Saturday, January 5, 2013

Review of Welcome Home, Jenny Sutter at Next Theatre

Once upon a time I went to a show and it was called Welcome Home, Jenny Sutter by Julie Marie Myatt. The director was Jessica Thebus. It was about a woman who had just been to war named Jenny Sutter (Lily Mojekwu) who had kids and she wanted to get home to them but she didn't want to tell them that she had lost one of her legs. She wanted her children to be safe and not to be scared from her. And she is at this bus stop and she meets a woman named Lou (Jenny Avery) who invites her to stay over at her house for a while. It is about war and giving up things that you love but you need to give up.

The set by Rick and Jackie Penrod I thought was fantastic. The first scene has just a cloth with a cot on stage and that's where the play started--at the hospital at the war. And then to get to the bus stop they just pulled up the curtain and pulled the other stuff away. The bus stop looked just like a bus stop with all the posters of pop stars and for lotion and toothpaste. I also really liked when they were at the hippie camp which used to be a military base. I thought it was really interesting because the roof was made out of sheets and blankets. I thought that the set made it more obvious that they were all poor and they all had to live together in one place or they would not have been able to live at all. It seemed like a kind of campout--like you were going camping.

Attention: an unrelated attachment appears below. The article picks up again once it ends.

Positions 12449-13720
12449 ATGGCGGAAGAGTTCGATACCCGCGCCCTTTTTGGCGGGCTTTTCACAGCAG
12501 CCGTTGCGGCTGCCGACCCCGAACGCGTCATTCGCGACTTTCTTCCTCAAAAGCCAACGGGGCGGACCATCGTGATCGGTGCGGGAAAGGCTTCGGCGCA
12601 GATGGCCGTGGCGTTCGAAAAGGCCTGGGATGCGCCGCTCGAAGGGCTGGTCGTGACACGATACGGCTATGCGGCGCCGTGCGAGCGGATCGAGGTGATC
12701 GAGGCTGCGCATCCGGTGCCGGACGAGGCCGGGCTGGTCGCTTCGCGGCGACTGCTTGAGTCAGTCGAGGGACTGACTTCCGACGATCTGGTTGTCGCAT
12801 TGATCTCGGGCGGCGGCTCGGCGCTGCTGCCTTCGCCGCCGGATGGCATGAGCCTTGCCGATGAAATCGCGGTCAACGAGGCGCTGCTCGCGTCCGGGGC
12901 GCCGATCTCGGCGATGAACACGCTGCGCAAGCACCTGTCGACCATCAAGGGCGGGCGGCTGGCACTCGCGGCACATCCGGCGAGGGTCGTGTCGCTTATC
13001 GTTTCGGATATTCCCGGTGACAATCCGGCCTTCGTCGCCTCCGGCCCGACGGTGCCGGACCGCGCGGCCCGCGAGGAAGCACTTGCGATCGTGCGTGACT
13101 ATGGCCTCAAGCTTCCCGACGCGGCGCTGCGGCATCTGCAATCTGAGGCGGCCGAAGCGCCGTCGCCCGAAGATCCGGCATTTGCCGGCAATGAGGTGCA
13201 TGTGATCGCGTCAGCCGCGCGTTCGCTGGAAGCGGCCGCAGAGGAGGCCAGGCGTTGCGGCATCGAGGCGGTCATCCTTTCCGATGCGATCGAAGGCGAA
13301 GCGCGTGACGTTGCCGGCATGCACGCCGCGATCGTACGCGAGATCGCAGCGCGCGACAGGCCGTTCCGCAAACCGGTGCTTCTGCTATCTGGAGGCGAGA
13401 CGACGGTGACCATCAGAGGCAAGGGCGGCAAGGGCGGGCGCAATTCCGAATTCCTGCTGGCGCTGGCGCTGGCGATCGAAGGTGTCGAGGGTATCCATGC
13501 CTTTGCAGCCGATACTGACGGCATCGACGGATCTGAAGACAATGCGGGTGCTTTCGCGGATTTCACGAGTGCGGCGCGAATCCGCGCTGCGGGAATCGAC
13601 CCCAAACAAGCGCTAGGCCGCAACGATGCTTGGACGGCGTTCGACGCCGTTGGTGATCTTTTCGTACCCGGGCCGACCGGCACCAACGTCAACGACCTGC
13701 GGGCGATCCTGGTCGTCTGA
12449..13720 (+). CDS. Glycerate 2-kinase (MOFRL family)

The first scene at the bus stop I thought was really funny. I thought it was a good way to start a scene that was right after a very sad scene (where we found out that Jenny Sutter had no leg and how she used to want to be a soldier but she didn't want to anymore). It was funny because Hugo (Justin James Farley) was coming in and stamping his foot like he was an insane dog with fleas. He wasn't a dog, and he didn't have fleas, but the bus station had cockroaches and he was walking and some of them got on him and that's why he was stamping his foot. When you first meet Lou she comes in and says, "Won't somebody clean those bathrooms." Hugo stays there and just keeps talking and she is looking at him like, "Go clean those bathrooms." Instead of seeming to care that she doesn't have a real home or that there is a war going on, all that she cares about for the next few minutes is to get those bathrooms clean. He does not get them clean. All he cares about at the moment is getting their destinations so he can write it down on his little chart. It tells us that all the characters feel like they need what they want right away, but they don't get it right away. And sometimes they feel like they don't need it right away but it would have been better to do it at that moment in the long run.

I thought that the speeches that Buddy (Lawrence Grimm) made were a combination of nice and weird, which I like in a speech--a nice weird touch. The ways that they were nice is that he was doing it for this church. And the weird things were the things that he'd talk about, like he talked about his personal things, like his girlfriend and how much he loved her. He kind of brought all of Lou's addictions back and that made her kind of a weird person--but still a nice person. But you can't really blame Buddy for that; he's a nice guy.